There was no justification, I decided. I ended it and he became unbearably sad. Threats of suicide, hours of tears. But after the sadness, his anger returned, renewed and with strength and endurance that it didn’t have before. His screaming could last hours, his fist could barrel through walls, and his door slams shook the entire apartment like an earthquake.


Why was he so angry?


That was the question that I asked myself as I held the full bottle of rum the next day and as I held myself in the stairwell that night. I would continue to ask it every day, searching for the reason. But it couldn’t be boiled down to a single, perfect answer.


He was angry that I had a job. He was angry that I had friends. He was angry that I had straight A’s. He was angry that I had homework. He was angry he was angry he was angry.


Sometimes it made me cry, sometimes it made me scared, sometimes it made me angry, too. Anytime I felt anything, I left.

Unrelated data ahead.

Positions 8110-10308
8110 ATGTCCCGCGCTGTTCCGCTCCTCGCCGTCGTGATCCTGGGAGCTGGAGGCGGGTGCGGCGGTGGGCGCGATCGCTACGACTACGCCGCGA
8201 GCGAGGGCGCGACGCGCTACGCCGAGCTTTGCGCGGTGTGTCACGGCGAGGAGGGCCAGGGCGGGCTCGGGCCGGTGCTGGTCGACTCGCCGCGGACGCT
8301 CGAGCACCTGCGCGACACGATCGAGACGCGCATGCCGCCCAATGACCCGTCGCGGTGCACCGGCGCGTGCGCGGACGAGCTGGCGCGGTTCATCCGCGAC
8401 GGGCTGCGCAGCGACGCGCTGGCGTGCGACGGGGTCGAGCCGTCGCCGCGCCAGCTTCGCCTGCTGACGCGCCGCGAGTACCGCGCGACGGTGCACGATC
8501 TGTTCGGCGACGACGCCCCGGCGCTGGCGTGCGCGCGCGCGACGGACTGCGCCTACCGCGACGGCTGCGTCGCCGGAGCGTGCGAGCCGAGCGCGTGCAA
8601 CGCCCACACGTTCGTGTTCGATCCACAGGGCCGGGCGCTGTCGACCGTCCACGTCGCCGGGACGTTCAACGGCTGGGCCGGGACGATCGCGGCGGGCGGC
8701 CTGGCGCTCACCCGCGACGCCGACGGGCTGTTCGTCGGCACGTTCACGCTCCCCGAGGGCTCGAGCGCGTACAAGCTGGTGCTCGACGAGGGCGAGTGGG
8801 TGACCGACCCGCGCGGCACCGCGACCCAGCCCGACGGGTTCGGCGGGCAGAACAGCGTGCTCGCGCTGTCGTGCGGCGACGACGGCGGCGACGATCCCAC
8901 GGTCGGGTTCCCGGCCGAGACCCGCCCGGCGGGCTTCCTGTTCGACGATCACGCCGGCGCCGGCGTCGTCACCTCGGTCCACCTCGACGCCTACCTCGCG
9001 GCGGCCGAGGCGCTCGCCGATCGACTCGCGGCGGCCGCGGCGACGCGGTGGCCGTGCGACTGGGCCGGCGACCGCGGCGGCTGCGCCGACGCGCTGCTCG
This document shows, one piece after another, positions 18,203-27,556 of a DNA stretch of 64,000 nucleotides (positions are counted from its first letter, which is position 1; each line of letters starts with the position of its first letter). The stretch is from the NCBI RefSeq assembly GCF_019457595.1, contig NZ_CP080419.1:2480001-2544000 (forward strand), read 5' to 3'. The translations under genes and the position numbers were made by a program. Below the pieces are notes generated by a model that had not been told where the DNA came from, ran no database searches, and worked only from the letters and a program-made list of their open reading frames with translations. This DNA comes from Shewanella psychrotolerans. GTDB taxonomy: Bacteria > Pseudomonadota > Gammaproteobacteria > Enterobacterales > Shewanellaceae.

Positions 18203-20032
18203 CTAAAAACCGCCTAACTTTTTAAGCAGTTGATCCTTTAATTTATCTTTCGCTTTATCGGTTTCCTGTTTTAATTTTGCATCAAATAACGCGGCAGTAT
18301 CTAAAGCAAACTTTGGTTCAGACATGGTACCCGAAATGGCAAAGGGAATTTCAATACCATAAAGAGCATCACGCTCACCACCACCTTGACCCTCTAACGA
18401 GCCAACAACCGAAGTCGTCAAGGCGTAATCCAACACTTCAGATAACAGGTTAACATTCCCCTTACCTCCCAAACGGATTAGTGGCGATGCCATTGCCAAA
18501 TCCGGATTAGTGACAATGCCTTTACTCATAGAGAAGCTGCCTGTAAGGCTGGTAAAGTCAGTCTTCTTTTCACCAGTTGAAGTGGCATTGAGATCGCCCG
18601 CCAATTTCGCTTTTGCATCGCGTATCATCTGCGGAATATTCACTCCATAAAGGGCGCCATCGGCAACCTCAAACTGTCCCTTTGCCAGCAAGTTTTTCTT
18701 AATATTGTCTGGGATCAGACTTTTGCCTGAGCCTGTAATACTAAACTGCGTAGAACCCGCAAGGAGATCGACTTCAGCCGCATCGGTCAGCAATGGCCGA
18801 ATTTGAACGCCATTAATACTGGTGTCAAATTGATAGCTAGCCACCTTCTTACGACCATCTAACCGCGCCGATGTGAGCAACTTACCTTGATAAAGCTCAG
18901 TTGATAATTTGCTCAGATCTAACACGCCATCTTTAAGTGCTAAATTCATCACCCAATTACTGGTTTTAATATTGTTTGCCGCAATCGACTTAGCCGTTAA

I went to my brother’s broken futon. He fed me jasmine rice and pistachios that I struggled to deshell myself.


Did he hit you?


That was the question that he asked me point-blank, as I sat with my head in my hands, inhaling the scent of the Asian market that he lived above. I stared at his walls. There were pages that were torn out of National Geographic magazines and posted around the room to cover peeling paint and pinholes. The Eiffel Tower, the pyramids, city skylines.


I didn’t know how to answer his question. Something gripped my throat so tightly that it burned. I felt like I couldn’t speak. My face turned to fire and tears became waterfalls.


It was shame.